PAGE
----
PlantCatching: the Airbnb of Gardening

Getting into gardening can be expensive and time consuming for people who live in cities. PlantCatching is here to help. 

Nati Harnik/AP/File
Natalie Low carries a watering can at the Benson community garden in Omaha, Neb. on Thursday, May 29, 2014. PlantCatching is a new platform for urban gardeners to connect to one another. (AP Photo/Nati Harnik)

It’s not always easy to get into gardening, especially for people living in cities. The need for plants, seeds, tools or organic materials can become very costly or not easy to access. The goal of PlantCatching, an online collaborative platform, is to help gardeners connect and overcome some of the difficulties they face.

Food Tank interviewed Nicolas Cadilhac, founder of PlantCatching.

Food Tank (FT): How does the website work? How do urban gardeners connect to one another with PlantCatching?

PlantCatching (PC): First of all, it’s important to know that PlantCatching is not a social network based on users like Facebook. It is based on plants, on the offer. This facilitates the exchanges. At the origin I designed the website for ornamental horticulture lovers, who tend to be older, so I made it very simple:  the main page is amap where all the gifts are geo-localized. No need to create any account.

The website is based on the altruistic side of gardeners, who always like to share their passion and to avoid waste. The idea is to make spontaneous and selfless gifts.

There are three ways to connect with other gardeners.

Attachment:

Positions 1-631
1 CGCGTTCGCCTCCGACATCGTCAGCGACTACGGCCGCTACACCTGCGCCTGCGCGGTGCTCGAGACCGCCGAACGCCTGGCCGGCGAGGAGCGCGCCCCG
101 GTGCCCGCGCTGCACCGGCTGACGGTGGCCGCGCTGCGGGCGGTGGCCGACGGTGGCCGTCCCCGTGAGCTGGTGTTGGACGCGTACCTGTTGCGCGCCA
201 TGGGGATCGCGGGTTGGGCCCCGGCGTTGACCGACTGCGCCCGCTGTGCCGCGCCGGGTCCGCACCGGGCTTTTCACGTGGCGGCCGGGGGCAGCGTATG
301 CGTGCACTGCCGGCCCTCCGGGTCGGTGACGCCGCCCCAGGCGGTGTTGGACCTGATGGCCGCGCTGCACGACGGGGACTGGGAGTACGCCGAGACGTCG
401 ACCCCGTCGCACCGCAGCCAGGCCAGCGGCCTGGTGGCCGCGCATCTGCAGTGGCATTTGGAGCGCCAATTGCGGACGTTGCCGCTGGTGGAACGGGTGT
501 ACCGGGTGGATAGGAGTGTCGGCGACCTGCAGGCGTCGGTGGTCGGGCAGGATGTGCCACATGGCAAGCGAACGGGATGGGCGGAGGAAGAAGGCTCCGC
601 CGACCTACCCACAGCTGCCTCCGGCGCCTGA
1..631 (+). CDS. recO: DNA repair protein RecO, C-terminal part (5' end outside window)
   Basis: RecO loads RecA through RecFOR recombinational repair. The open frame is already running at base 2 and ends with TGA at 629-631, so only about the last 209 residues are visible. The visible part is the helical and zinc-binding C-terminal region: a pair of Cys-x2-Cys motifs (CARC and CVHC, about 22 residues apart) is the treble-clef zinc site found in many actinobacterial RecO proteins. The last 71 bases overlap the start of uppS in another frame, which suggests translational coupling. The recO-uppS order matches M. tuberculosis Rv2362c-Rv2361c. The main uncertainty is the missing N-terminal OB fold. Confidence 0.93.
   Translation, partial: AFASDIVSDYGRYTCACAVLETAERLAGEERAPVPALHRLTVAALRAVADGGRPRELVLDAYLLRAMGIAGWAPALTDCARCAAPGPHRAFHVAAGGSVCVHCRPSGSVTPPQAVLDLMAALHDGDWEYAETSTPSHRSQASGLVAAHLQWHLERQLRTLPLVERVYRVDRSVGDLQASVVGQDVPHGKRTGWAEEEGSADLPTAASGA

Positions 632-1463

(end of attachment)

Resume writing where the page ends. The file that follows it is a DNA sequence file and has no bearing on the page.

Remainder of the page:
If I have a plant that I don’t use, I just put it in front of my house. People get to know about it thanks to the website or directly from the street and they can just come and pick it up. This is the public mode.

There are two other modes:  private and semi-private.

In private mode, the user needs to contact the gardener who added his gift to the map. They then agree with each other as to when and where they will meet. In semi-private mode, the giver let his plant in his property. The common passer-by doesn't see it, but those who know about the gift - thanks to the website and who want to catch it- are welcome. This mode is more adapted to open societies like Canada, where one can easily access another’s property.

Those who start using the website regularly can also create a free account:  they access functionalities for managing donations and accessing proximity tools. An account is also required for making a request or adding an event.

FT: How many people have been using it so far?

PC: There are 2,000 people registered as members but if I add those who give without creating an account, it goes up 2,200.

From the launch in Spring 2012, 2,400 plants have been given. Since the beginning of May, I can count 280 active announcements.

FT: Which countries and which cities are the most popular? Why?

PC: It is most popular in Quebec, and Montréal is the first city. The reason is simple:  this is where I’m from, so it was easier to spread the word around me.

The next most popular countries are France and Belgium. PlantCatching being available in French surely helped developing the concept in French-speaking countries. In France I received last year the support of the Incredible Edible Network that is very active. In Belgium, PlantCatching is more used for the needs of gardeners.